- A Chronological Presentation
Peace With The Arabs? (1997 - 2000)
- Hebron, Wye River and Sharm el-Sheikh
In August 1996 the peace negotiations were resumed,
if at a somewhat lower pace. On January 15, 1997 Netanyahu
and Arafat signed the "Hebron Agreement"
about Israeli withdrawal from most of Hebron, the
last major Palestinian city under Israeli control.
hu, Wye River, 1998.
During 1997 Palestinian suicide bombing attacks,
mainly committed by Hamas, claimed the lives of 44
Israeli civilians, while wounding some 400. But after
a period of relative calm, Netanyahu and Arafat in
October 1998 met under the auspices of US president
Bill Clinton in order to negotiate the implementation
of the Oslo II Agreement from 1995. They signed the
so-called "Wye River Memorandum," which
once again stressed the Palestinian obligations regarding
security and prevention of terror. That autumn Hamas
and Islamic Jihad conducted a string of terror attacks
that claimed few deaths, while wounding nearly a hundred.
Still Israel initiated the first of three land handovers
described in the Wye agreement, after which the process
again ground to a halt.
transferred to Palesti-
Wye River agreement.
In May 1999 Ehud Barak and the Labor Party came to
power in Israel, and in September the same year Barak
and Arafat signed yet another agreement, the "Sharm
el-Sheikh Memorandum," the main theme once again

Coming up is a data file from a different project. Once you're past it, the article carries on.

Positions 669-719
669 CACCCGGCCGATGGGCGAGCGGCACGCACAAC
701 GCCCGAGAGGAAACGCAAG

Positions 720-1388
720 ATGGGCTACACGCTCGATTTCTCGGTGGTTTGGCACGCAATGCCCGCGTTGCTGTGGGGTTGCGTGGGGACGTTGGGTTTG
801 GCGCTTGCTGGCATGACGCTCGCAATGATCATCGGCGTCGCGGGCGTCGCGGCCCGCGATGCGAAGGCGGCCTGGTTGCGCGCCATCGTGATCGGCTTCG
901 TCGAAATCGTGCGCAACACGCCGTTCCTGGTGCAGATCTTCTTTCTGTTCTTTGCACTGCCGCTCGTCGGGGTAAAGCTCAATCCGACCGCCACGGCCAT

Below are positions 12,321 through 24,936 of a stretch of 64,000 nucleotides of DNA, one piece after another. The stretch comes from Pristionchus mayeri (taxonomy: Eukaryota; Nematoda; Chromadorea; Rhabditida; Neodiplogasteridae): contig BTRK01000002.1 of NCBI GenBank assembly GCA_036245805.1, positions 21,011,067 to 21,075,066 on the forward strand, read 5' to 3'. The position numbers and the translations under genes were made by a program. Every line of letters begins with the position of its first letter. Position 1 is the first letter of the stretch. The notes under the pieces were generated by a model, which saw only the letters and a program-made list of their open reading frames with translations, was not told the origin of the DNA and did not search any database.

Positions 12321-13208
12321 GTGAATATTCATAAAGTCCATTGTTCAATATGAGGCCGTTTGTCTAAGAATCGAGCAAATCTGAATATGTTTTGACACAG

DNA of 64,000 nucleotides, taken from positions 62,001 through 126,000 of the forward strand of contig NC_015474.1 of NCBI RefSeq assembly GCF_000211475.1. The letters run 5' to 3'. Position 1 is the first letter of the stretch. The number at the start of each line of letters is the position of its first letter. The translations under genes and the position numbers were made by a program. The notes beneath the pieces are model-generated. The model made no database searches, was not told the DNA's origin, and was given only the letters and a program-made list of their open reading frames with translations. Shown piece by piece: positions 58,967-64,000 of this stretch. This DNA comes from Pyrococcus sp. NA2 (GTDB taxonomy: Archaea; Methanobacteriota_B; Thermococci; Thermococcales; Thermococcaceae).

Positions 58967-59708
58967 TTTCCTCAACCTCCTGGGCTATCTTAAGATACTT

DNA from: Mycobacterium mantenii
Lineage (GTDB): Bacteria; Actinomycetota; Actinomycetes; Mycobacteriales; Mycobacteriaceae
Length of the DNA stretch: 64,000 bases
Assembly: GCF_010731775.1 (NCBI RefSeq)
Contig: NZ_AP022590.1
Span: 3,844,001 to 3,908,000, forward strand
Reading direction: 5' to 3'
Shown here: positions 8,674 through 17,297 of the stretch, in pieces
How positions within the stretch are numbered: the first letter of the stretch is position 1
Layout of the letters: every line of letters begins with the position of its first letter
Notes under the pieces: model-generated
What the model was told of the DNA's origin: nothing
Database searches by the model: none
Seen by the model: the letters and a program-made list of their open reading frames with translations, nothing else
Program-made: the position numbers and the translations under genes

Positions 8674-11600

being the Palestinians' noncompliance with their security
obligations, and the consequent Israeli delays of
planned troop withdrawals.
In the spring of 2000 Israel carried out some additional
withdrawals, leaving 18% of the total area of the
West Bank under the control of the Palestinian Authority
(Area A), while 21% was under joint control (Area
B). Even though the agreements were still not fully
implemented, more than 95% of the Palestinian population
in Gaza and the West Bank now lived under the administration
of the Palestinian Authority.
soldiers rejoicing, as they
cross the border from Lebanon,
2000 - Israel Leaves
Ehud Barak's election promise of 1999 to bring back
all the troops from the Israeli security zone in southern
Lebanon was fulfilled on March 24, 2000, when the last
tank under cover of darkness rolled across the internationally
recognized border into Israel. The United Nations subsequently
declared the withdrawal complete.
2000 - The Oslo
Process in Difficulty
The Israeli withdrawals according to the Oslo agreements
were never fully implemented. The reason was not only
the Palestinians' lack of will or ability to prevent